Visiting the Walker Sisters

Visiting the Walker Sisters
Walker Sisters Place
Walker Sisters Place © William Britten use with permission only

The Walker Sisters Place is one of many Smoky Mountain homesteads. The five spinster sisters clung to the old self-reliant way of life and became legends in the Smokies. Their lifetime lease on the property ran out in 1964 when the last sister died.  Their parents, John and Margaret, had moved to the homestead in 1870 and raised 11 children. Margaret (1870–1962), Martha (1877–1951), Nancy (1880–1931), Louisa (1882–1964), and Hettie (1889–1947) stayed on the homestead and raised sheep to make wool for their clothing and grew their own food.

Smoky Mountains corncrib built in 1870s
Smoky Mountains corncrib built in 1870s © William Britten use with permission only

Visiting the Walker Sisters Place is a wonderful, easy hike up the Little Greenbrier valley. Like the hike to the Avent Cabin, this is a short (1.1 mile) walk on a fairly level trail, with an historical destination as your goal. To reach the trail, turn into the Metcalf Bottoms picnic area along Little River Road between the Sugarlands Visitor Center and the Townsend Y. Cross the bridge and go a short distance, looking for the sign for the Little Greenbrier School.  Park near the school and look for the trail starting just above the cemetery.

A longer (1.8 mile) hike to the homestead would pick up the trail just across the bridge in Metcalf Bottoms, walking 100 yards upstream and then an easy half-mile to the Little Greenbrier Schoolhouse.

Walker Sisters Springhouse
Walker Sisters Springhouse © William Britten use with permission only

All of the buildings on the Walker homestead are great examples of primitive Appalachian architecture, built of hewn logs with half-dovetail notching.

The springhouse pictured above and below was used to keep food cool before the availability of refrigerators. The interior walls contain storage shelves, and the cool springwater gathered in a pool on the floor.

After your hikes, please consider a stop at the William Britten Gallery on Glades Road Arts and Crafts community. My complete display of Smoky Mountains photography might contain a special item to remember your trip to the Smokies!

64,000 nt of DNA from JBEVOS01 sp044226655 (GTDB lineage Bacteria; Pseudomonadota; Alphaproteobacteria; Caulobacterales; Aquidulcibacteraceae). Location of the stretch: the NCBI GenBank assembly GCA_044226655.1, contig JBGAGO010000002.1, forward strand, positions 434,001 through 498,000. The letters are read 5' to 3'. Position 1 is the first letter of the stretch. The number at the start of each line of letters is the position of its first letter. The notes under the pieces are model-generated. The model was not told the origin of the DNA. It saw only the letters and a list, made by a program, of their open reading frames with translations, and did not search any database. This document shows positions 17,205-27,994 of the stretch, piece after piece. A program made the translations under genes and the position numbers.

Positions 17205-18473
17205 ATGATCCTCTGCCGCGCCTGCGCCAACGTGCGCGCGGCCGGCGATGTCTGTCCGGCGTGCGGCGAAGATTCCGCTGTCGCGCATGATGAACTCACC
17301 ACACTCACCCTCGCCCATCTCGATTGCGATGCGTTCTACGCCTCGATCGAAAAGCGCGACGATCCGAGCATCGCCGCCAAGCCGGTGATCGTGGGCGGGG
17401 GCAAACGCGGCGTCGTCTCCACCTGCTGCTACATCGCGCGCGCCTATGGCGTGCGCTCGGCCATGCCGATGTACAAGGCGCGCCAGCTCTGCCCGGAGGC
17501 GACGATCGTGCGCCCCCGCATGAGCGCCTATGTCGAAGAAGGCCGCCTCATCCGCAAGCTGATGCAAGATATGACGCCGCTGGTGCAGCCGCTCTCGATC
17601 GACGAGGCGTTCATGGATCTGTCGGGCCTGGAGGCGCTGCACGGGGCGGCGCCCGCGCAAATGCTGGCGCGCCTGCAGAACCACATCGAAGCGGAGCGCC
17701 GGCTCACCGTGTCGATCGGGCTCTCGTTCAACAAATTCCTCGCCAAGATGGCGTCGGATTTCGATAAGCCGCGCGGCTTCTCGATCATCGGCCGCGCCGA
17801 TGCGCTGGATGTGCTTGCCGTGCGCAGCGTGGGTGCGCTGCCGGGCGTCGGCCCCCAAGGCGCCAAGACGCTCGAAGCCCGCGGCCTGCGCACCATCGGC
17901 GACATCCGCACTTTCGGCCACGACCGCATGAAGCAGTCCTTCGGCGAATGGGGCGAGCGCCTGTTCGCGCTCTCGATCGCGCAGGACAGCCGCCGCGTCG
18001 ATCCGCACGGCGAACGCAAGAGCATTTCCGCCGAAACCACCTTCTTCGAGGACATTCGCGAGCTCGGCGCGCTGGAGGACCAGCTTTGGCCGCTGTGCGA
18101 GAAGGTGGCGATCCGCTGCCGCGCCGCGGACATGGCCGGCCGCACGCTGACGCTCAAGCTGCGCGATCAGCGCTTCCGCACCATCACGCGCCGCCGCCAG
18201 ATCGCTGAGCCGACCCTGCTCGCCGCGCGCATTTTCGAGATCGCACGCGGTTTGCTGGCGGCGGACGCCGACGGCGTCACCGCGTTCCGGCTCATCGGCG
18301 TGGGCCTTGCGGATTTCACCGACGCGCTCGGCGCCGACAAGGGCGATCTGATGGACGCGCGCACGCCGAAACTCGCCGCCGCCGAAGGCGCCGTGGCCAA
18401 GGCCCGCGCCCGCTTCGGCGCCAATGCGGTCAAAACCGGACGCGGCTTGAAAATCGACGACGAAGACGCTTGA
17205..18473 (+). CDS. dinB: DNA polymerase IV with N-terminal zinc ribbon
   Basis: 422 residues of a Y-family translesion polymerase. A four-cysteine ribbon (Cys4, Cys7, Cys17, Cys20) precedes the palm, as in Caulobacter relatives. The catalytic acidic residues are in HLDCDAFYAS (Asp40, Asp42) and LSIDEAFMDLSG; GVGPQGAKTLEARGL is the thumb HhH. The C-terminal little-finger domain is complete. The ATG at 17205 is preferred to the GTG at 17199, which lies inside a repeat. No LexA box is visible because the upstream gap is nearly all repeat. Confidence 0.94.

Walker Sisters Place
Walker Sisters Place © William Britten use with permission only

7 Responses to Visiting the Walker Sisters

  1. Went to the cabin the week of the 4th. Was getting in position to take photo, close to the stump in the 1st photo bottom left corner, and there was a very large copperhead sitting there to greet me. Needless to say, my wife was ready to go after seeing the snake. Other than that great hike. A quiet and peaceful place. No wonder the sisters didn’t want to leave their land.

  2. Thank you for these great photos. I was looking at random things and happened on them! After seeing them I read about the sisters and found it very interesting so I thank you for that. Do you have photos of the cemetery you mention or the school? Thanks again, these photos are beautiful.

  3. Very nice pictures! My husband and I hiked to this cabin last week from the Metcalf Bottoms/Little Briar Gap trails. What a great old homesite. Visiting the Walker sisters’ place has been on my Smokies bucket list for quite a while, so I’m glad we got to see it. One thing happened while we were there that was “interesting” … as we were leaving, we took one last look at the springhouse. I closed the door and we started the walk back. About 10 seconds later, the springhouse door slowly opened with a loud CREAK. It was a little bit creepy. Sorry if we disturbed you, sisters! 😉

    A note on the hike: From the road by the Little Greenbriar School, the trail is pretty easy/moderate, but if you’re taking the trail from the Metcalf Bottoms bridge, be aware that it turns sharply to the left away from the bottoms and is fairly steep for about 75 yards to the top of the hill. I was nursing a head cold, so it was more of a chore than I expected.

  4. this is my families home there are so many memories here beautiful memories. this place is held close to our hearts please for those who visit please have respect and do not damage our ancestors homeplace this was my great great grandfathers home where even my great grandfather was raised and my own grandfather grew up thank you and god bless

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